Why do people in medieval paintings look bored, even when killing someone — or being killed? An appreciation of the neglected Windows Phone. An exploration of the polarized IMBD review for “An Inconvenient Sequel” (men voted far more often than women, and were the group most likely to hate the movie) provokes an interesting question: Why don’t review sites behave like pollsters, and adjust their sample to match reality? The “law” of exponential growth in tech is nonsense, as Rodney Brooks notes in this essay on AI. Software updates can change the range-mileage of a Tesla. “Lenny” is a voice chatbot designed to talk to telemarketers and waste their time. Speaking of medieval times, a historian of that period ponders the fact that white-supremacists are in love with it. “Why and When Your Code Starts to Smell Bad“. When OCR errors afflict The Illiad.

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A picture of "Plimpton 322", a 3,700-year-old clay tablet

A 3,700-year-old clay tablet may contain the earliest evidence  of trigonometry, according to a new theory. A truly gorgeous electric car, by Jaguar. A javascript emulation of bpNichol’s work First Screening, a group of poems he originally in 1984 wrote in BASIC. Home videos shot using the Fisher Price PXL 2000 camera — which recorded in black-and-white onto cassette tape — are stylish and weird. How Popular Science covered the launch of the Voyager probes, back in 1977. So, it turns out that floating balls of fire ants thrive in hurricanes; GREAT. Behold “twistron” yarn, woven with carbon nanotubes, which generates electricity when twisted. “DolphinAttack” is a wickedly clever exploit for voice-activated agents like Siri and Alexa: You take control of the device by issuing verbal commands in frequencies inaudible to humans, but which the hardware accepts. In truly great science writing, “the gradual realization that you are falling behind the author is part of the thrill.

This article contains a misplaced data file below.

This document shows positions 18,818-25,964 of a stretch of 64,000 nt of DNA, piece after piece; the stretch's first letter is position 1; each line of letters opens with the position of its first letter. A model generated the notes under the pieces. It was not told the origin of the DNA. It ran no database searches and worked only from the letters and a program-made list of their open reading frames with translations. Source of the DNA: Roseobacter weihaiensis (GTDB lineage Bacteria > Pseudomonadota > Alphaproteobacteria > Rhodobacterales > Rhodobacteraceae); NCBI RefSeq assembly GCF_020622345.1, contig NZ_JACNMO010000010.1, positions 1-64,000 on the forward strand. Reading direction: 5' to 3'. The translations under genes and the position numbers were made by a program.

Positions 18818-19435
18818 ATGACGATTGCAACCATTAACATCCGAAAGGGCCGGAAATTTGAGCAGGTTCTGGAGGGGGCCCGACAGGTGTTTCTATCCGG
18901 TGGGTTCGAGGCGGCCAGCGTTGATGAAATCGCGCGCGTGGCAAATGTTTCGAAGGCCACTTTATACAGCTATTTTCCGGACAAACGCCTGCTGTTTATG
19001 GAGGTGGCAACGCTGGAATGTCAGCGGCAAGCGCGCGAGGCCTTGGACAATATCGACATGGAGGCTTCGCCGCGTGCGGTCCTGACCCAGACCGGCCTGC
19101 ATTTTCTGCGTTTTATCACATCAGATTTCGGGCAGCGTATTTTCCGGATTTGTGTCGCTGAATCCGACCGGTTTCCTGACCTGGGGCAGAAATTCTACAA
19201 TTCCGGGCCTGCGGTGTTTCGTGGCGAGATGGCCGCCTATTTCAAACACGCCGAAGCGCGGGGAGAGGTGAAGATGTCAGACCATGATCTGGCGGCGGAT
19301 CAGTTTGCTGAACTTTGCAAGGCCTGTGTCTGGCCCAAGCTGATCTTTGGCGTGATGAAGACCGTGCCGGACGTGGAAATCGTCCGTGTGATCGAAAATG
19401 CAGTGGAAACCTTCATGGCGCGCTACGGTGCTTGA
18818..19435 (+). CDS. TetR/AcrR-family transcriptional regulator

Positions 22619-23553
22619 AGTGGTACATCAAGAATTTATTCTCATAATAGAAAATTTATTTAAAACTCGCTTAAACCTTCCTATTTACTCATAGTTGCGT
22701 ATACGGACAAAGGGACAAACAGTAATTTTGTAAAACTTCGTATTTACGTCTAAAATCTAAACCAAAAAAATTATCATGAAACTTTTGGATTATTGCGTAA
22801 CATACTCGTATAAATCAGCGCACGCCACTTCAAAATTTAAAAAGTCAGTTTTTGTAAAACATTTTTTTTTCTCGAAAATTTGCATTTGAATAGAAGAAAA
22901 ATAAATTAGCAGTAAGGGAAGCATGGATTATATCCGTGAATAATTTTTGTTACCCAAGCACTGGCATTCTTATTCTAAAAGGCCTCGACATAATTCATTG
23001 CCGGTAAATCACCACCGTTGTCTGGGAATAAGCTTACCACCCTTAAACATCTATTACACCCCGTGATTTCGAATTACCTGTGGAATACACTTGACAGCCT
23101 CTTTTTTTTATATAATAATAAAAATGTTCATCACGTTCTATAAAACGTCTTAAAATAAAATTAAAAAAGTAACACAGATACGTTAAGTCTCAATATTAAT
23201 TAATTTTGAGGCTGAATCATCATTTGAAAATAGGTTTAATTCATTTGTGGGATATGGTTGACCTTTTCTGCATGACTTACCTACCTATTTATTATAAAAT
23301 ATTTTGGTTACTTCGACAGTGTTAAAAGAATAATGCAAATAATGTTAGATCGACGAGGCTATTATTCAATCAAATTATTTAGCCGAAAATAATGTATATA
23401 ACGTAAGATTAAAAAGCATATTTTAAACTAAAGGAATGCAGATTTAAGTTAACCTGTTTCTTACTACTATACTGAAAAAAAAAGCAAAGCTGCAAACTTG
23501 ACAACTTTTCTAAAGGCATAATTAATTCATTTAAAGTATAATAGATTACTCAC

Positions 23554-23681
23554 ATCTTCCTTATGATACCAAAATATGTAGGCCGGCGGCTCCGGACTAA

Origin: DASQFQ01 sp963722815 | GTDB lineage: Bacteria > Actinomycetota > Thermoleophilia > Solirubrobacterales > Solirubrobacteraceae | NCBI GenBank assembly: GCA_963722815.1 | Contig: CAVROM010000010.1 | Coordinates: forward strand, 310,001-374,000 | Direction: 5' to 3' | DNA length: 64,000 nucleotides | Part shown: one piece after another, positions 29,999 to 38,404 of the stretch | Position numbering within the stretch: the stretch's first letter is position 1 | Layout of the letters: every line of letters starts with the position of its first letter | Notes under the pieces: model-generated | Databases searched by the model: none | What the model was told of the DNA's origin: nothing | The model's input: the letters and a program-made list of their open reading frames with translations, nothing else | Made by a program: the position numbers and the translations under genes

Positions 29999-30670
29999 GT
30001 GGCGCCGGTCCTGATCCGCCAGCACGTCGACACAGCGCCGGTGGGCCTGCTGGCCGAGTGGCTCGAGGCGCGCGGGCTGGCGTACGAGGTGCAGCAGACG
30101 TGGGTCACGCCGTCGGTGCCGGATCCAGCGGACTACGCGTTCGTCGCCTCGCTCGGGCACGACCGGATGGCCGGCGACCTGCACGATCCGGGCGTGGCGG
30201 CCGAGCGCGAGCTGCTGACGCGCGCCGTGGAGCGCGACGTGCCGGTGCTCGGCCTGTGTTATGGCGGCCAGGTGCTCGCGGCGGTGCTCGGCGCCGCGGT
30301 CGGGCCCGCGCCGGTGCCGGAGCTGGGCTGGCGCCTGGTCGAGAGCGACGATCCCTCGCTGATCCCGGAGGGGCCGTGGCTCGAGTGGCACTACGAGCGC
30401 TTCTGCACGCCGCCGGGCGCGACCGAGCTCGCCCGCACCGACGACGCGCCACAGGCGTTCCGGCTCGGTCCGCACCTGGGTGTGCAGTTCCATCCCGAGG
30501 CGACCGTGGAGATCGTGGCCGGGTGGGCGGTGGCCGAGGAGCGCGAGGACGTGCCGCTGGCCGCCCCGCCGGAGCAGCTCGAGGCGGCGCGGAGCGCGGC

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Painting of an eclipse, originally published in the New York Times

How to paint an eclipse. (Pro tip: Work quickly!) How the military changed food science, with the MRE. Audio recordings from the 1930s and 40s of former slaves, reflecting on their lives during and post-slavery. A short anthropological history of human sleep arrangements. A short history of communist bookstores. Border collies can “fast-map” (infer the name of a new, unfamiliar object) with the acumen of a three-year-old human. A graveyard of software. Datacrunch of the lexical complexity and affective metrics of YA fiction. The problems of, in the digital age, having the last name “Null.

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Plants in beakers, genetically altered to try and improve their rates of photosynthesis

Hacking photosynthesis to improve agriculture. A delightful and illustrated introduction to compilers. The volcanos of the Antarctic. The Internet Archive has put up a huge collection of HyperCard projects, viewable in an online emulator. Luuuuunngs … innnnnnnn … spaaaaaaaaceHow big can a planet be? Gender-enforcement #1: A kid’s entertainer reflects on why parents won’t let their boys put “girly” stuff on their face. Gender-enforcement #2: Why won’t men work as health-care aides? Not only do they think it’s unmanly, but their wives do too. Yes, we should teach our kids to code: MORSE CODE, that is. Drive over a “non-Newtonian” speed bump slowly, and it’s soft; drive fast, and it’s hard.

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Scan of the cover of Galaxy magazine
Full-text scans of the sci-fi magazine Galaxy, courtesy the wonderful Internet Archive. The US government’s official page on how to prepare for a nuclear attack. A 17th-century “traveling library”. Behold tenyearsago.io, which shows you how various major sites — Amazon, CNN, the New York Times — looked, ten years ago from today. A human-to-elephant translation device. A machine that lays out dominos with precise spacing, for quick toppling. A history of the Sidekick, the best-designed mobile phone I ever owned. Using visual-recognition to play “Rock, Paper, Scissors” in your webcam.